How do you tell if a neighborhood is safe? I tend to look for what is around. If a Ritz Carlton or similar ultra high end hotel is close by, its a good neighborhood. A lot of high end shops and restaurants clustered together helps to find such places as well. Or check a service like TripAdvisor and ask locals! On this past trip I stayed just off the Westbourne Park station, just north of Kensington, and it was a decent, if not spectacular, area. I wouldn’t recommend the specific Airbnb though, sadly.

What to Do

There is so much. It would be impossible to plan a trip to see all the sights, or even to see all the sights you really want to see. The best bet is to rank the top things you really care about, and make sure to do those. If you get to see some other awesome things along the way, so much the better. Here are my few “absolute shouldn’t miss” things.

First and foremost, the British Museum, one of the best collections of antiquities in the world, if not the absolute top. This is the home of the Rosetta Stone, Elgin Marbles, and other priceless and well known artifacts. You could easily spend a full day or three, but make sure to at least allot a long half day.

London’s history is astounding, and nowhere shows off that history than the Tower of London. And yes, it’s worth seeing the Crown Jewels. Again, give yourself most of a day, especially since you’ll want to walk across the nearby Tower Bridge as part of the adventure.

The iconic Tower Bridge

Take at least one day trip out of London. My two easy recommendations: Stonehenge and Salisbury (which will make for a LONG day but a worthy one) or Cambridge, probably my current favorite city in England.

Beyond those basics, there are more museums than you can count, tons of beautiful green spaces – the parks and museums are among London’s best free activities – the Greenwich Observatory, Westminster Abbey, the British Library (check out the treasures room), cute neighborhoods and markets, and so much more! The hardest part of planning is narrowing down the list.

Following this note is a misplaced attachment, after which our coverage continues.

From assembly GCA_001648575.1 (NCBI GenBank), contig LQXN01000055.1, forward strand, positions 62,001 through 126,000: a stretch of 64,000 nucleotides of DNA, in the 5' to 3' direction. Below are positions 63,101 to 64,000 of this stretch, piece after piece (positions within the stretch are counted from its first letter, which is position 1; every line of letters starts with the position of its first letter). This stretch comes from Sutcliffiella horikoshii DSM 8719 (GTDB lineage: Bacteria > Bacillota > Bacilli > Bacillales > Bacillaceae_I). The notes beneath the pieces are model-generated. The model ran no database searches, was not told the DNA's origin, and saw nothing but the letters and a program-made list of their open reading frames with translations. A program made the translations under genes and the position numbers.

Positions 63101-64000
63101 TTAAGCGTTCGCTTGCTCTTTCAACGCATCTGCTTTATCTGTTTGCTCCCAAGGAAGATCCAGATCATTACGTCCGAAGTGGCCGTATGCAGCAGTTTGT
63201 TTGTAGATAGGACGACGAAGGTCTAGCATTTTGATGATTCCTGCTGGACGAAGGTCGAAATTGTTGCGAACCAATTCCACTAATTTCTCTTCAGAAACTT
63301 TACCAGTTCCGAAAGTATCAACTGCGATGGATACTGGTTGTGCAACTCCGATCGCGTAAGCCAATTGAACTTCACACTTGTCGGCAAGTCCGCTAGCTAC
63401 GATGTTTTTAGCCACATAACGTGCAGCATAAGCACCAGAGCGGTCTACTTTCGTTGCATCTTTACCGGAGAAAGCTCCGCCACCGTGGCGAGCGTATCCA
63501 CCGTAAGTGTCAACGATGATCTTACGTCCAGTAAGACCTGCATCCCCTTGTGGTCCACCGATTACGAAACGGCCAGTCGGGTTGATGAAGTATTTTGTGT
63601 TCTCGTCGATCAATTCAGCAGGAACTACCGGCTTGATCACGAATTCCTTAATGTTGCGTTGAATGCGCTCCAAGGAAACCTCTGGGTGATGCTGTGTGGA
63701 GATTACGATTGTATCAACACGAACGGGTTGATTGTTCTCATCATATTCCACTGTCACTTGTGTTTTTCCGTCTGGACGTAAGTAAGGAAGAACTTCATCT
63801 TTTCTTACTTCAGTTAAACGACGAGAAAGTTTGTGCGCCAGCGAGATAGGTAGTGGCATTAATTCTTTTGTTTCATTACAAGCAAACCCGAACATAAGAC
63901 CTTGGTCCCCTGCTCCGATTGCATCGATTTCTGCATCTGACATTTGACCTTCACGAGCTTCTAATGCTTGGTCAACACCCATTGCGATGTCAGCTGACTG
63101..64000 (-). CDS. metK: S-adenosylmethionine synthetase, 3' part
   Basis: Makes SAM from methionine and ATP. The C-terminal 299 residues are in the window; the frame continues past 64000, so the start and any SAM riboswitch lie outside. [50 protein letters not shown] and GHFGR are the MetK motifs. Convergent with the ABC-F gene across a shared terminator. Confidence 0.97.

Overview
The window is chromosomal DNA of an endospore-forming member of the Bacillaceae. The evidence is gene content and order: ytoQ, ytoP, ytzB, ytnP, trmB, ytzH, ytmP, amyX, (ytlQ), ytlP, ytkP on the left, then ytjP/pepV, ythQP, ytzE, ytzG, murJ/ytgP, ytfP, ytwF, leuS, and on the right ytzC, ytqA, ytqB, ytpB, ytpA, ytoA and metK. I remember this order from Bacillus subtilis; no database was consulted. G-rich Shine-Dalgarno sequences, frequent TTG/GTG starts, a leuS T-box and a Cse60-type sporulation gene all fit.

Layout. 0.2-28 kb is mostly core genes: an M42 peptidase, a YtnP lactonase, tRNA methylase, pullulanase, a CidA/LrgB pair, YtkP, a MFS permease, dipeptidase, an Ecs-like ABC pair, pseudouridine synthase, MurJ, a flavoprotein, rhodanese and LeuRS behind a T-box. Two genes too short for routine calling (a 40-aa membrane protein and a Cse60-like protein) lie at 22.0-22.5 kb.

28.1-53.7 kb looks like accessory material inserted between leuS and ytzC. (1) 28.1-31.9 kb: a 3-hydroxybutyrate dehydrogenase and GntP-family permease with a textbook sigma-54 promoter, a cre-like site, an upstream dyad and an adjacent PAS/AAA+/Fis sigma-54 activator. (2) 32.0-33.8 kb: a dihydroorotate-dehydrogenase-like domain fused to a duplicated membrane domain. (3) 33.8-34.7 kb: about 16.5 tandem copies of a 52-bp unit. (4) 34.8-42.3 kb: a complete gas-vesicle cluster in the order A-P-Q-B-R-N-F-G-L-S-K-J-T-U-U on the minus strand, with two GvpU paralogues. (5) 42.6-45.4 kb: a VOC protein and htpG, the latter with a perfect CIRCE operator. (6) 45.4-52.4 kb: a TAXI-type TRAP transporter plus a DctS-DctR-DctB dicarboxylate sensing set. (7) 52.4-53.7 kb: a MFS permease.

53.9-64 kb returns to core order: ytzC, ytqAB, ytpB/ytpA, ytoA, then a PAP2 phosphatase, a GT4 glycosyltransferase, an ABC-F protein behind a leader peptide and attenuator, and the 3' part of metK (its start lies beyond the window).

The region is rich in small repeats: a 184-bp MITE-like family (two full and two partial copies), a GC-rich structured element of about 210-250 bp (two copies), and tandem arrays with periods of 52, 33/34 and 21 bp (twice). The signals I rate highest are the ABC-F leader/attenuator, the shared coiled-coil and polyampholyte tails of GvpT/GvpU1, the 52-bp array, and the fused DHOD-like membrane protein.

Take a day trip to see Stonehenge!

What to Eat

English food is not known for being the best, but that doesn’t mean there aren’t some gems. Fish and chips is the go-to, but if you – like me – find the fish soggy and underwhelming, order sausage and chips; most places will offer it. An English breakfast is made up of eggs, sausage, thick cut bacon, tomatoes, mushrooms, and baked beans, and is worth trying at least once. (Black pudding is a wonderful substance if you can get over what it actually is.) For dessert, try sticky toffee pudding, more a cake than an American-style pudding, and lovely!

Mid-morning through early afternoon is meant for tea. Afternoon tea can be very expensive, but most cafes will offer a cream tea: tea, scone, clotted cream, and jam. £7 is about the most you’ll pay, and it is simply delightful! In my most recent two weeks in London, I had cream tea at least four times.

Finally, London is home to a huge Indian population, and they have brought their best food with them. My favorite: Dishoom in Shoreditch. Get there early because it gets packed!

Cream tea is the best!!

Other Useful Information

A note on weather. It can change drastically in a moment. Just carry an umbrella.

London is incredibly diverse. You’ll hear more languages here than maybe anywhere. Consider how amazing it is and just allow the foreign sounds to waft around you.

As with driving, walking here is also on the other side of the sidewalk. And before crossing the street, look both ways a couple of times since cars do come from the opposite direction we are used to.

Brexit. It infects everything, full of uncertainty and animosity. Nobody knows what will end up happening, but everyone is on edge. Be courteous and respectful; people will discuss it but most will have strong opinions.

Finally, football (what we call soccer) is life here. Take some time to learn, and maybe even find a team to cheer on at a pub. As for me, I’m officially a Norwich fan now!

The British Museum is a must-see!


London is truly one of the world’s great cities, full of culture, charm, and an overwhelming number of things to do and see. It makes for one of the easiest overseas trips for Americans, both because you can fly there from most major cities and also because English is spoken in all its glorious accents there. For those looking for a good intro to Europe, or just a wonderful escape, London should be at the top of your list! I hope this guide has helped you to get a feel for how to plan your London getaway.